So the proof of the pudding is in the eating. The delicious pudding being the new guidelines regarding the payment of the national minimum wage published by the Department for Business, Innovation and Skills (BIS) (I was about to type business, enterprise and regulatory reform, I miss the old names, I really do)
Of course we’re really pleased with these guidelines because they support the idea that NMW regulations should apply to all potential workers, including unpaid interns. The guidance is comprehensive and includes tests which employers can do themselves to work out when they should or shouldn’t be paying the NMW to their staff. NMW regulations and the definition of intern or worker are often characterised as confusing but we hope that these legal tests will provide some clarity to employers who are genuinely not sure whether they are obliged to pay their interns.
As the TUC has stated and as the evidence submitted to the Low Pay Commission this year has reinforced:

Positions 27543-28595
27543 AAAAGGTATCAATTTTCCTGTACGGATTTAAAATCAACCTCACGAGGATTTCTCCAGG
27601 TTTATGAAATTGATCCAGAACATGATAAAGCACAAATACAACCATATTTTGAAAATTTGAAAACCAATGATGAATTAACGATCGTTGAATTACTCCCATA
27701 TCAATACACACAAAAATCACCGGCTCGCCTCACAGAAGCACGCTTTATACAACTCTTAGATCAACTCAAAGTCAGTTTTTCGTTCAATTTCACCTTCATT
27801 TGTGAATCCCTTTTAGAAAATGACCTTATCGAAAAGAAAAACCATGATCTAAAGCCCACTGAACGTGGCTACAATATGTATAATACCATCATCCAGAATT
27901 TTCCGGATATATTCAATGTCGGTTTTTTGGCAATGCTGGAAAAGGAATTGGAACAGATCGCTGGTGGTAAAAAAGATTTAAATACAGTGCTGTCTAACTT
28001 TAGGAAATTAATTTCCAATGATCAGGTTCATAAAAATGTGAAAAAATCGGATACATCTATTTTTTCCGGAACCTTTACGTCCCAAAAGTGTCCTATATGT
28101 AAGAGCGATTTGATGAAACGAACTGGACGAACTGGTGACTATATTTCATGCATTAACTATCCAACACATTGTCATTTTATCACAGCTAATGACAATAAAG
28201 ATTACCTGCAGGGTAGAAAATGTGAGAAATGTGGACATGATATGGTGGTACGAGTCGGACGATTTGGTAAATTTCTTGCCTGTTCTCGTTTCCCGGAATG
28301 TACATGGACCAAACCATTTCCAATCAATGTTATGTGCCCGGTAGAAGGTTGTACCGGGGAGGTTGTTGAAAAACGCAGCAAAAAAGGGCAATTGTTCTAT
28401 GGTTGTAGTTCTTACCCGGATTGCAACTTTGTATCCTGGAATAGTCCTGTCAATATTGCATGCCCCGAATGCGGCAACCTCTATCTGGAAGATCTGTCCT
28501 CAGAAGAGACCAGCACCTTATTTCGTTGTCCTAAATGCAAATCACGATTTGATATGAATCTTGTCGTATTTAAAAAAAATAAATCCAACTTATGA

The growing misuse of interns is becoming one of the biggest abuses of the minimum wage.
And by consequence, the TUC adds,
It’s good to see the government finally taking this issue seriously, and it’s essential that today’s guidance is used by young people to ensure that they get paid what they are due.
So what’s the caveat? Guidelines and the law need to be both publicised and reinforced. So firstly, we’d like to promote these guidelines far and wide- but also see the government doing the same (we know there have been a lot of cuts to communications budgets but what’s the point of publishing guidelines if no one reads them?) Secondly, as the TUC has stated, rules mean nothing without the necessary reinforcement- so, for example, the Pay and Work rights helpline needs to be able to follow up complaints and persistent offenders need to be investigated.